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The freedom figure

AS the January gloom descends, a perennial conversation is being replicated in pubs, living rooms and around water coolers: how much money would it take for you to give it all up and live off the big fat bank balance?

My mother always swears £100,000 would be enough, while a friend reckons nothing less than £10 million would do (by the time she buys the yacht, two ponies and a property portfolio to rival Donald Trump's there won't be much small change left over).

According to a new report, £1m is the "magic amount" which most British people reckon would allow them to leave their jobs and live comfortably for the rest of their lives. That's a smidge more than eight weeks' salary for footballer Rio Ferdinand.

But then he clearly works hard for all the money, posting on Twitter last week: "While u guys around the world are out celebrating New Year spare a thought for me please ..."

It conjured up images of the Manchester United defender leaping from a search-and-rescue helicopter to save lives or toiling tirelessly in a laboratory to cure cancer. But, er, no. He continued: "I'll be in the team hotel sleeping!!" No doubt on expensive sheets.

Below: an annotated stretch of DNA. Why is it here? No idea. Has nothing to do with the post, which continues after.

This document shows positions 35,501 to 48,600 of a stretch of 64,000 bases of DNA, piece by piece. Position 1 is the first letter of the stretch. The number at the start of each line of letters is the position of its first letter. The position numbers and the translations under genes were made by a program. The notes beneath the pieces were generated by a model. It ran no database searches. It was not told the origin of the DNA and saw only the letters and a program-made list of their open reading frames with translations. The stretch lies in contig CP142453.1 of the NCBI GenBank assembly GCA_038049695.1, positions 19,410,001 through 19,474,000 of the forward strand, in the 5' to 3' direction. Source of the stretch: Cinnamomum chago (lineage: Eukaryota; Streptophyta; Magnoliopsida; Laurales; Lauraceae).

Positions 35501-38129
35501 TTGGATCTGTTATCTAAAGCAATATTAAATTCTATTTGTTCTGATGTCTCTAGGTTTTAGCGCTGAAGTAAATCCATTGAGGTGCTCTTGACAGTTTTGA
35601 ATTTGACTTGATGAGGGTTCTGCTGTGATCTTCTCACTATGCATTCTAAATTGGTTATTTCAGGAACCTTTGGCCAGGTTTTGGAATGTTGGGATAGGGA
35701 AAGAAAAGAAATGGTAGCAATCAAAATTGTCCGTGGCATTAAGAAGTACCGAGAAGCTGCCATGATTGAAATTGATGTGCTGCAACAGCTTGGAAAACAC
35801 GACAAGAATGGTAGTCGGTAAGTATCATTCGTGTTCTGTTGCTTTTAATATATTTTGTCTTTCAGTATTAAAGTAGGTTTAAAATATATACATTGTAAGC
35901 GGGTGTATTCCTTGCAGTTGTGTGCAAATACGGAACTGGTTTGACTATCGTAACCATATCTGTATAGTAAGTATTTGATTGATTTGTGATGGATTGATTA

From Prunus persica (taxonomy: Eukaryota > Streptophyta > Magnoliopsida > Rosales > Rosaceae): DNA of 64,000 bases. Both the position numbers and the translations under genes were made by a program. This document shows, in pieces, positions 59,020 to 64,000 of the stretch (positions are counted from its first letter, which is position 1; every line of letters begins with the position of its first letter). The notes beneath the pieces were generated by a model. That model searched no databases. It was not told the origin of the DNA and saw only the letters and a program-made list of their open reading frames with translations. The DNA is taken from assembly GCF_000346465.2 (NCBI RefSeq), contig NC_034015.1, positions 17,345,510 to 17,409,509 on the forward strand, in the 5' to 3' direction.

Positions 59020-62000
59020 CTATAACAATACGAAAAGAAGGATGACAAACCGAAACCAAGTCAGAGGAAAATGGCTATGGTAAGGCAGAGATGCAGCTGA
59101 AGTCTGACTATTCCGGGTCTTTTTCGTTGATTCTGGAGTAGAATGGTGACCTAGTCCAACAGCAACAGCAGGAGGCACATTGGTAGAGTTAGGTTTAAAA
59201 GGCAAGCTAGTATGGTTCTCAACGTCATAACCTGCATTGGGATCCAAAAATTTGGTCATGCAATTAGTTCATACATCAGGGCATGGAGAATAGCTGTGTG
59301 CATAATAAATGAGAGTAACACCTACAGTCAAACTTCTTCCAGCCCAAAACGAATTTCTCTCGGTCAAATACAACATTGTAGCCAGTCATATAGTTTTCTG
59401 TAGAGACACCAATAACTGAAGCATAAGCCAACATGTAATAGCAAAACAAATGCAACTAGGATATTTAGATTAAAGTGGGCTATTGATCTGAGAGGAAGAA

The retort of one disgruntled punter – employing terms not printable in a family newspaper – became a viral hit. Another lamented: "Must be a hard life getting paid more in a week than most earn in a year."

In stark contrast is Dumfries man Barry Little who last week toasted a £1m EuroMillions win. Asked what he would do with his new fortune, Little, who two years ago suffered a back injury which forced him to give up work and sell the family home, said he would happily settle for a 3D telly and a family holiday. And that, Mr Ferdinand, is called perspective.

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Families

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